Carlton Colyer
this is a work-in-progress. It will be updated as I find time. Thank you.

       I counted myself as a friend of Carlton's for twenty years, although we only worked together once.

       I had auditioned for a production at Brown University (I was majoring in Illustration at RISD at the time) for Gorky's The Lower Depths. I had the previous summer been reading the plays of Chekhov, then Magarshack's biography of him, and was eager to be in a 19th-century play.

      After being cast as Luka, I found Carl to be the sort of person who has reserves of power, used selectively. (He scared the hell out of me at first, particularly when he exploded about the heat being wasted in the theatre, and global warming.) His used a number of methods to get his actors to relax, and went out of his way to persuade us to immerse ourselves in the atmosphere of Gorky's time (having the Brown library nearby certainly helped). The production was a middling success --there was a vicious review in the Providence Eagle, though they tended to do that for nearly all of Brown's productions-- and we parted good friends, and kept in touch via a letter or two.

      A few years later, he asked me if I could provide several illustrations in the space of two days for his book The Art of Acting; I speedily drew them, but his publisher nixed the idea. On the plus side, it re-established a friendship and whenever I came up to Providence we got together for a drink or two, often at the restaurant 'Cav.' We found we both had an interest not only in the 19th century actors the Booths, but of the famous 19th century American comedian Joseph Jefferson (an interest Don Wilmeth also shared). I think he was vexed at my general timorousness when it came to branching out on my own: he would insist that I was, deep down, a Method actor, and I would insist I wasn't -- in truth I just went onstage and did the roles without much in the way of training; that's still pretty much the truth.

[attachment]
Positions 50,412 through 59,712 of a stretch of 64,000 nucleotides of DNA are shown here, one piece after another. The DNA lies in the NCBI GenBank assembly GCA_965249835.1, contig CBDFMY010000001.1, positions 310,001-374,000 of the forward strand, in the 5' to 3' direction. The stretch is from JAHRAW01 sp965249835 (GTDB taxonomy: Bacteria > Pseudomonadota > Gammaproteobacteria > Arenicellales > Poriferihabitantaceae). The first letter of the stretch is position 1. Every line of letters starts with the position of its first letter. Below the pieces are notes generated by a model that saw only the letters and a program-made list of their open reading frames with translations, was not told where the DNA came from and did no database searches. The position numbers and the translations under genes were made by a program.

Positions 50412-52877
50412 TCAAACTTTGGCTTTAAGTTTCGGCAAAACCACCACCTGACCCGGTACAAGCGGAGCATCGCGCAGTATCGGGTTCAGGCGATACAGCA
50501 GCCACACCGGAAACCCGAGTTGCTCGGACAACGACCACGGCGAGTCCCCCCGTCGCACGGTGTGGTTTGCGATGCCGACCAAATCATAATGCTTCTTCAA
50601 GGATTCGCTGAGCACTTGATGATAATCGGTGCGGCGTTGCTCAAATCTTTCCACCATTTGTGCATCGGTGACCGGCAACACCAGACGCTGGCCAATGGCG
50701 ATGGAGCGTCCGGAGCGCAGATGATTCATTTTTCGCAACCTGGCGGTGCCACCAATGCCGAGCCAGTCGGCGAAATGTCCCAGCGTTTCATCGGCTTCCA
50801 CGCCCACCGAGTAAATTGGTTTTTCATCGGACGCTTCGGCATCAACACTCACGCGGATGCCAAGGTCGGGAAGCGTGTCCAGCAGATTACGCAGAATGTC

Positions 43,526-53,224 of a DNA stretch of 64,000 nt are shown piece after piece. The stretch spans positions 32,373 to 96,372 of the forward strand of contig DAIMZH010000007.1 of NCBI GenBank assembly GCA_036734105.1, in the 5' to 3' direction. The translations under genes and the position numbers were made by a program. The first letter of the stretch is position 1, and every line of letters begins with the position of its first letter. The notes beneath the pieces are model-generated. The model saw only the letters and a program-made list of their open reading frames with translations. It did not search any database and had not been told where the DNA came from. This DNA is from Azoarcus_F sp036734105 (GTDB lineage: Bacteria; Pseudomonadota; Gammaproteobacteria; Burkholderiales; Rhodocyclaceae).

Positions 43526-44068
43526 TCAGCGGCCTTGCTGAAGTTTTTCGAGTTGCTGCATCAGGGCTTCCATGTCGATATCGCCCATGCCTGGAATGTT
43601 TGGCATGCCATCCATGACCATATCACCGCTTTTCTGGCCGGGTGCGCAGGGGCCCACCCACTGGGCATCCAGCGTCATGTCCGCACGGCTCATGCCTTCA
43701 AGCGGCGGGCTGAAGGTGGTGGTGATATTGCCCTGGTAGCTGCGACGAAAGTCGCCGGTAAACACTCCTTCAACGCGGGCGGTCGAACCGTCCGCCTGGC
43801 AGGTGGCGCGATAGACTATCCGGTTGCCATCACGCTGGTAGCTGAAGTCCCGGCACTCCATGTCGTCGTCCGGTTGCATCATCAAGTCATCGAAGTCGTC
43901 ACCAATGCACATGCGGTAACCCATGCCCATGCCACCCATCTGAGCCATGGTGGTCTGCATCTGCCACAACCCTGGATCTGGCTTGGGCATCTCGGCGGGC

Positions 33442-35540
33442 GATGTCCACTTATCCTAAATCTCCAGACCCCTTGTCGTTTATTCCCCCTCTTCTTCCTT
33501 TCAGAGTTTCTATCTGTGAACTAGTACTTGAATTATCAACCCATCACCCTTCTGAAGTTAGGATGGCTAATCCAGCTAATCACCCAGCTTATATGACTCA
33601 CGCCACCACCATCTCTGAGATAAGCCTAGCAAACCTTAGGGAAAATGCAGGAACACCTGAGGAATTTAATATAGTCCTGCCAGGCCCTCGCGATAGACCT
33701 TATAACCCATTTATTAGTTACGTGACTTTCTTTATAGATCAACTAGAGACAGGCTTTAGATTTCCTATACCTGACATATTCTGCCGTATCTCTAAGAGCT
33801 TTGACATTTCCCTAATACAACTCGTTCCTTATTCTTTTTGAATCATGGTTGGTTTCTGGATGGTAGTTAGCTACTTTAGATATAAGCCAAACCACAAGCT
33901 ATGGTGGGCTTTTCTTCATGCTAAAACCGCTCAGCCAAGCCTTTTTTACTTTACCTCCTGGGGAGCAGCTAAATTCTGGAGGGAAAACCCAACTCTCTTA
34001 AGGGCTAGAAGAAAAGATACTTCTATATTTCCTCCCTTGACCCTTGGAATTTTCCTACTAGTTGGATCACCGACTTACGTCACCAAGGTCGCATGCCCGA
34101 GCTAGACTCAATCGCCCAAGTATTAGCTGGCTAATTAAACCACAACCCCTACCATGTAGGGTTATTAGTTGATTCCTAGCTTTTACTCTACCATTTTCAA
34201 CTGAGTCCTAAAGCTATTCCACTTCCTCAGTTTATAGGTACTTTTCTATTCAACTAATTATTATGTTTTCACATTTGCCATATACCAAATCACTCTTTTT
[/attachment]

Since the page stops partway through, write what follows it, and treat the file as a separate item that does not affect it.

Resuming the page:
I was sorry I never worked with Carl again. At his wake there were many people who knew him from his other 'lives,' and he touched many people. He's one of several lightly-disguised friends I put in my novel The Baton Rouge (and you can read "his" chapter here: it's Chapter 13, the first three-quarters of the book can be accessed on this website);  I think the accolade pleased him.

          I think he should have been given a theatre and a bookfull of O'Neill plays, a big budget, and allowed to Let 'Er Rip. Of course, he may be doing so Somewhere Else right now ...along with giving Junius Brutus Booth a piece of his mind.


back to Robert Bonotto's homepage